My youngest brother is six years my junior. During the years when I was out most nights either playing or attending shows, he was home building Legos on his bedroom floor; when I left for college, he was still in the first stages of intermediate school. Most of the time, our lives didn’t really overlap. That is, until I came home for a break from school and we drove together to get pizza one night.
In the car, I asked him what kind of music he was listening to. “I like music where there’s kind of a lot going on,” he responded. I thought for a second, then queued up Vince Staples’ “Yeah Right” and watched out of the corner of my eye as his jaw dropped with the beat.
The next time I came home from school, he informed me that he had been listening to Big Fish Theory nonstop. By this time, Staples had announced his co-headlining tour with Tyler, The Creator, with the New York date scheduled for my spring break.
I told my brother that if he listened to and dug Tyler’s Flower Boy, I would try my best to take him to their show when I came home. I heard the first notes of Flower Boy opening track “Foreward” drifting out of his room, and then about thirty minutes later, he came bursting into my room. “This album is f***ing awesome,” he exclaimed. “It’s a date then,” I replied.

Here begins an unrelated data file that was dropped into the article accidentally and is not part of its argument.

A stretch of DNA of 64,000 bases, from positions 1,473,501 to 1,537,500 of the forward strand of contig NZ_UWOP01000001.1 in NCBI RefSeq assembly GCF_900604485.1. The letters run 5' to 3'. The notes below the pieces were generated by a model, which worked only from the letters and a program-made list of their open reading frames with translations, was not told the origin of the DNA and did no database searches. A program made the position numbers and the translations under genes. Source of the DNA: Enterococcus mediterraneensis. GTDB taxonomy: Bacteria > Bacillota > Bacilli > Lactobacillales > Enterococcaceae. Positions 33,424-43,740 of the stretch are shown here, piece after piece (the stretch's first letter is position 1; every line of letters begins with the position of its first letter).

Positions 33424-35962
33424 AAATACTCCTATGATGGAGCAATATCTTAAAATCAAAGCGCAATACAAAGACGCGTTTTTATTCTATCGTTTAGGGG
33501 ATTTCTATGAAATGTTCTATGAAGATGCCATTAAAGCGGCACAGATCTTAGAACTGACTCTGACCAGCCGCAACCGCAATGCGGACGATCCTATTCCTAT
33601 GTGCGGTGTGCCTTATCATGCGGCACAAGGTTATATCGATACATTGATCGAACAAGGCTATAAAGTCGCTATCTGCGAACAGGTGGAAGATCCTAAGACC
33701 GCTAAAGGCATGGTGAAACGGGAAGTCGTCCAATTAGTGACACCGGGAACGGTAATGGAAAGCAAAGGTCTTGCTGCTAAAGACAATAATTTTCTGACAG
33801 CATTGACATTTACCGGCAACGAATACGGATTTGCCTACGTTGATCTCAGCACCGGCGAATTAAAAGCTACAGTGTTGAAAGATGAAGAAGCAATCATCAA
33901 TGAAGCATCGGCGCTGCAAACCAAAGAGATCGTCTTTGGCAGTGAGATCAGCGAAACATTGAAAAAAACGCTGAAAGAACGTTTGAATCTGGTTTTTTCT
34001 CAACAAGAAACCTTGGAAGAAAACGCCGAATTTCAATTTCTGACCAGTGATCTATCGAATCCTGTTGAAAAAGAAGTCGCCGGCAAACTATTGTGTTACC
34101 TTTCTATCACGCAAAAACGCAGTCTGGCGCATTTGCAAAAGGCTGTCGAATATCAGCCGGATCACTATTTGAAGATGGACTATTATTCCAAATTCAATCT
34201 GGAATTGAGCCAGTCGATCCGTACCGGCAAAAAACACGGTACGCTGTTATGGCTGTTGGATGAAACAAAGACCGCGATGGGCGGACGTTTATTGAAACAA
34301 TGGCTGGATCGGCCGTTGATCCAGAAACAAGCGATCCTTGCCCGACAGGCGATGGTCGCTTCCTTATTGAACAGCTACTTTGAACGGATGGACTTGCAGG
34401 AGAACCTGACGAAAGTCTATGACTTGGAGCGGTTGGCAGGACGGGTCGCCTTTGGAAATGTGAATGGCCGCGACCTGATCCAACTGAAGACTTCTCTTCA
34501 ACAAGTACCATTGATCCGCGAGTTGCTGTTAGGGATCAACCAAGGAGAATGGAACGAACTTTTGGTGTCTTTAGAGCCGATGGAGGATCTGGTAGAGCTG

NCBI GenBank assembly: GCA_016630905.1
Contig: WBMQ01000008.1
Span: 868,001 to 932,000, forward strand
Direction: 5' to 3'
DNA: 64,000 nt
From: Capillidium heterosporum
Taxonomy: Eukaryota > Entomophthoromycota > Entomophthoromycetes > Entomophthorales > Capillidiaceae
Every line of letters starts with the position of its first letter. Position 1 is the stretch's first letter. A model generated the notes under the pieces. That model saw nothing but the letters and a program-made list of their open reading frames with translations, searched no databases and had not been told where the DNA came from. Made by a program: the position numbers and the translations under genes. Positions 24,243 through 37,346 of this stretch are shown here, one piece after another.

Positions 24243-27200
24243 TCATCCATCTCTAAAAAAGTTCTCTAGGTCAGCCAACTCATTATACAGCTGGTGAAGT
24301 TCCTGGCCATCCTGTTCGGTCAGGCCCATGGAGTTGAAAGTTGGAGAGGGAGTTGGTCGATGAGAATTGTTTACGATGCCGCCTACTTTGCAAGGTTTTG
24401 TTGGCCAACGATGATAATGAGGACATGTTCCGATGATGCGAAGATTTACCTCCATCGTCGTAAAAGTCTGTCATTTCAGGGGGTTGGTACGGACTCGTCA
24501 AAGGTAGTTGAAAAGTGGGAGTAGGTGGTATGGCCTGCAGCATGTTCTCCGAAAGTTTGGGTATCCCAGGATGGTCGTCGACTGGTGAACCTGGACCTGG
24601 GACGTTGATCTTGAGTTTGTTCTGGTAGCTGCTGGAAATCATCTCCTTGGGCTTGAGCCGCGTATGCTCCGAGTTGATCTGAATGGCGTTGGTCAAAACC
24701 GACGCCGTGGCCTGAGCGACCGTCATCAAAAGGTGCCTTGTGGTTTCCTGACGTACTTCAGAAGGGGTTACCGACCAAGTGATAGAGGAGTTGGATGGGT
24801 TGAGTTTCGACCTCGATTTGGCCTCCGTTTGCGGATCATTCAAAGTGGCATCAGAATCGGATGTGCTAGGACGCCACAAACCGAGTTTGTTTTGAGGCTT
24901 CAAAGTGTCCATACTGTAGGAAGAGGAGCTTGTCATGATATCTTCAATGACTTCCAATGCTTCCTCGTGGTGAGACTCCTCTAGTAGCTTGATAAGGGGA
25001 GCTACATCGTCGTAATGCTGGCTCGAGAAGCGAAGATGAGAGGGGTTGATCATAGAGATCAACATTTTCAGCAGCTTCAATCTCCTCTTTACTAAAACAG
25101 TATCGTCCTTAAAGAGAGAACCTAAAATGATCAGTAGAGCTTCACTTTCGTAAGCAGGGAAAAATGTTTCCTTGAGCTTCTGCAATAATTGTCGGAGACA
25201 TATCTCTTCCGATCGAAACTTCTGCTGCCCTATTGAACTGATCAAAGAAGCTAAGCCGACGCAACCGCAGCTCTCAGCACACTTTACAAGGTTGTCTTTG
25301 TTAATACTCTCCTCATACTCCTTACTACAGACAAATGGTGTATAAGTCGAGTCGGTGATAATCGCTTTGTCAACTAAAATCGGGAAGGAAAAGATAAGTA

Two months laters, my brother and I dipped out of a family dinner early to make our way to the Theater at Madison Square Garden to see two of his favorite artists on their second night in town. Upon entrance to the 5,000+ capacity venue, we were greeted by a massive line that spread across the whole concourse, fans clamoring to get their hands on the latest Golf Wang and Golf le Fleur merch. We purchased a bright orange sweatshirt that read “Save The Bees” in big text on the back, and my brother took off the sweatshirt he wore to throw it right on.
We walked into the blue haze of the black-lit theater, his new sweatshirt glowing just a little brighter than his wide smile. We got to our seats just in time: The lights went down soon thereafter, and the lighting rig on the stage sprung to life to display a countdown. When the timer struck zero, Vince Staples bounded onto the stage sporting what appeared to be a bullet-proof vest, launching into the opening notes of Big Fish Theory‘s “BagBak.” The whole floor began to shake as the crowd that had amassed in general admission began to jump in unison.